Ex Libris - www.ozebook.com - History CDs on offer

Click here for 5 Light Horse Unit History on CD

Australia and New Zealand in the Great War
The Legend of the ANZACs

The Sinking of The Emden

The naval Battle of Cocos took place on November 9, 1914 during World War I off the Cocos (Keeling) Islands, in the north east Indian Ocean.

The German light cruiser SMS Emden attacked the British telegraph relay station on Direction Island and was engaged several hours later by HMAS Sydney, an Australian light cruiser. The battle was the first ship-against-ship engagement for the Royal Australian Navy.

HMAS Sydney

The Emden was launched in 1908, and became the Kaiserliche Marine's representative at the German colony of Tsingtao, in China, and was part of the German East Asia Squadron. After war broke out on August 4, 1914, the squadron was ordered to avoid the superior Allied naval forces in the Pacific, and it headed for Germany, by way of Cape Horn. The sole exception was the Emden, under Korvettenkapitän (Lt Commander) Karl von Müller, which headed towards the Indian Ocean, with the objective of raiding Allied shipping. Müller frequently made use of a fake fourth smokestack, which — when the ship flew the Royal Navy ensign — made it resemble the British cruiser HMS Yarmouth and similar vessels.

SMS Emden

Within three months, Emden had sunk 30 Allied merchant vessels and warships. It had also shelled and damaged British oil tanks at Madras, in India. A collier named Buresk, was captured with its cargo intact, and was re-crewed with German seamen to accompany the Emden as a supply vessel. Other victims of the Emden included an obsolescent Russian cruiser and a French destroyer off Malaya, at the Battle of Penang, on October 28. By the end of October, no less than 60 Allied warships were looking for the Emden.

Coincidentally, on November 1, a convoy carrying the Australian and New Zealand Army Corps (ANZAC) to Egypt, left Albany, Western Australia. The escort was comprised of four cruisers: the Australian Sydney and HMAS Melbourne, the British HMS Minotaur and the Imperial Japanese Navy's Ibuki.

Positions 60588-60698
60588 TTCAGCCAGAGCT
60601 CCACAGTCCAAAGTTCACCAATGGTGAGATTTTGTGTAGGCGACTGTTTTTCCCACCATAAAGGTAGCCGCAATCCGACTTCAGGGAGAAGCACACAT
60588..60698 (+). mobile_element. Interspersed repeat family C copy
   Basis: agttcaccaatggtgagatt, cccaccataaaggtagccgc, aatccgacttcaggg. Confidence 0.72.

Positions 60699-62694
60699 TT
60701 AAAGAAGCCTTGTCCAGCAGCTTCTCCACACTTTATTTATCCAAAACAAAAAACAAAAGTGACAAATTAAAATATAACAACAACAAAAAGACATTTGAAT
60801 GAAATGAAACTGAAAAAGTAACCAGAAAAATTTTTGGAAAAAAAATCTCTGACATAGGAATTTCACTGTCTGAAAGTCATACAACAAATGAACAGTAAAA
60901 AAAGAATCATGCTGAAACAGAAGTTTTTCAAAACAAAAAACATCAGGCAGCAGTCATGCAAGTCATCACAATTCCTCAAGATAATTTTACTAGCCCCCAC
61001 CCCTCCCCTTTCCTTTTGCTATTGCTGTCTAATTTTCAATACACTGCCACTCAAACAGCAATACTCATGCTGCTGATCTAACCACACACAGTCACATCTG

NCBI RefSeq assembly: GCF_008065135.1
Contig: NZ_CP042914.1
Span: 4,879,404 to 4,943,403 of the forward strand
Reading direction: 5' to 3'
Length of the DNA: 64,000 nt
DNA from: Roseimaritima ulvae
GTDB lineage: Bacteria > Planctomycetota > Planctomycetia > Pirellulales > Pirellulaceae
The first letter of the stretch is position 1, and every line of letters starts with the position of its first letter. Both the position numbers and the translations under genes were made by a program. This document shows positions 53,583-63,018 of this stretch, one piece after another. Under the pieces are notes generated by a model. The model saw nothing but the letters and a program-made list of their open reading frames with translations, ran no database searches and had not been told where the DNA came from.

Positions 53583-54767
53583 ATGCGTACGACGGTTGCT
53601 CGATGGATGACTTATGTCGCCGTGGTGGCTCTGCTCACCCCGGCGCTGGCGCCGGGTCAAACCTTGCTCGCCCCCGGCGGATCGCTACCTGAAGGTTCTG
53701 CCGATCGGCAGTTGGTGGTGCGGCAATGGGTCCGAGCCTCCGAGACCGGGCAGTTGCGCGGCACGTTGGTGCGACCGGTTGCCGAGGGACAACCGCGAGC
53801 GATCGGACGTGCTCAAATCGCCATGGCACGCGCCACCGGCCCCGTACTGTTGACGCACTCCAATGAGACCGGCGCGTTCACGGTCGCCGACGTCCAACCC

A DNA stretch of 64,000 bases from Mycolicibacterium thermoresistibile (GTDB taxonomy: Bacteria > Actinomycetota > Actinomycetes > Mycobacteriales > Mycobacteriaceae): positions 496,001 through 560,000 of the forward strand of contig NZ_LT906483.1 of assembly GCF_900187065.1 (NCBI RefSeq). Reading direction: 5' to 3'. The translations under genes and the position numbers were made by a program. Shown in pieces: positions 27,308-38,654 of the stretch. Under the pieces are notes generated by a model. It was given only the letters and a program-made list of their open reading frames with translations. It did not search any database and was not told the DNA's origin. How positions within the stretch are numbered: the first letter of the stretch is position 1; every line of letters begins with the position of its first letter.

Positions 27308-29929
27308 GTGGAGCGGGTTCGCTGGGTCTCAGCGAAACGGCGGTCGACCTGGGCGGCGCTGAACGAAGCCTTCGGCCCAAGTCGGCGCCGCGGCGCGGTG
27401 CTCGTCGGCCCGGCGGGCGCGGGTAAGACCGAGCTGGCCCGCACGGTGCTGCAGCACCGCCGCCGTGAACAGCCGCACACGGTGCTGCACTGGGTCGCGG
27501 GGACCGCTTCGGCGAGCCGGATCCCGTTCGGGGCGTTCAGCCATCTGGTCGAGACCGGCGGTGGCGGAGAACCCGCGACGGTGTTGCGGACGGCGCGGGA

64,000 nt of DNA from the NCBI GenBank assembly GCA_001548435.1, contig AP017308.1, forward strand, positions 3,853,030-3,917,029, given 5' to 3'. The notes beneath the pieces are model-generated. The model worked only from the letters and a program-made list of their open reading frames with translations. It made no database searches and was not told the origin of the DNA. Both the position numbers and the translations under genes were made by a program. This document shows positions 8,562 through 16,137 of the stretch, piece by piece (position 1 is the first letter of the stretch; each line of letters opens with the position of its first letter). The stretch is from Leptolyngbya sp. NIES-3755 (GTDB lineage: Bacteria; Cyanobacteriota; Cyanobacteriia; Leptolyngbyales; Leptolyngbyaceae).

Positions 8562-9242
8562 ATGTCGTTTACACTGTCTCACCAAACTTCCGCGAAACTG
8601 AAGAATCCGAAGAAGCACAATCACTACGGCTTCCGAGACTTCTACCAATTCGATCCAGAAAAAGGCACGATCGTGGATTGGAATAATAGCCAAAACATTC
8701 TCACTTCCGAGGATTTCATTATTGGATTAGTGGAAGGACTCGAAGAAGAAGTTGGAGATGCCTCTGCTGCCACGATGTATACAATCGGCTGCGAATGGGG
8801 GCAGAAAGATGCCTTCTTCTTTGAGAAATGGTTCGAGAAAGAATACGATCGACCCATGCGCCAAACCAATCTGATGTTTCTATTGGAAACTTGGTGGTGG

The radio and telegraph station at Direction Island was a critical component of Allied communication in and across the Indian Ocean. Müller decided to destroy the station's radio tower and equipment.

When Emden reached the island at 6am on November 9, the Eastern Telegraph Company staff quickly realised they were under attack and sent a message saying "Strange ship in entrance" and "SOS, Emden here". A German shore party of 50 seamen with small arms, under Kapitänleutnant Hellmuth von Mücke was quickly landed. The civilian staff on the island offered no resistance, and Mücke even agreed to take care that the 54 metre (176 ft) tall radio tower did not fall into the island's tennis court, when its base was blown up. Emden signalled the Buresk to join it.

The ANZAC convoy happened to be only 50 miles (80 km) away and it was decided to detach a vessel in response to the SOS signals. Despite intense lobbying from the commander of the Ibuki, the state-of-art Sydney — under Captain John Glossop was despatched at 7am.

When lookouts on Emden spotted Sydney approaching, Müller had no choice but to raise anchor and engage the Australian cruiser, leaving Mücke and his landing party on Direction Island.

Sydney was larger, faster and better armed — 6 inch (152mm) guns — than Emden, which had 104mm (4.1 inch) guns. However, the German gunners fired first at 9.40am from 10km away and scored hits soon afterwards, knocking out Sydney's rangefinder and one gun. After that, Glossop used his speed and the superior range of his guns to stay out of reach of the German guns and avoided further damage and casualties. Meanwhile, his own gunners gradually found their marks, inflicting sustained and increasingly accurate fire on Emden.

By 10.20am the Germans had lost their steering, electrics and radio. Nevertheless, the battle went on for almost another hour. After taking extremely heavy damage from almost 100 hits, and suffering dozens of casualties, Müller decided to beach Emden on North Keeling Island to avoid sinking at 11.15am. Sydney then pursued Buresk, which was scuttled to avoid re-capture. Müller had neglected to strike his colours after beaching and when Sydney returned, Glossop signalled Emden to surrender. As no reply was received, he ordered his gunners to resume firing, after which a white flag was run up.

The survivors from Emden were then captured and Emden was destroyed. Emden's crew suffered 131 killed and 65 wounded, from a total complement of 360. Sydney had three killed and eight wounded. Glossop later said that he "felt like a murderer" for ordering the last salvoes at the helpless ship, but had no choice under the circumstances.

The Emden wrecked

In the meantime, Mücke and his men had seized the 123-ton three-masted schooner Ayesha and some supplies and made for Padang on Sumatra, in the neutral territory of the Dutch East Indies, where they rendezvoused with a German merchant vessel on December 13. Mücke's party made their way to Turkey by way of the Red Sea, arriving on May 5, 1915. From there they travelled overland, eventually reaching Germany.



The ANZAC Book on CD along with description of the campaign and other historical documents - order here


Email here






Site designed and maintained by Pointswest (c) 2002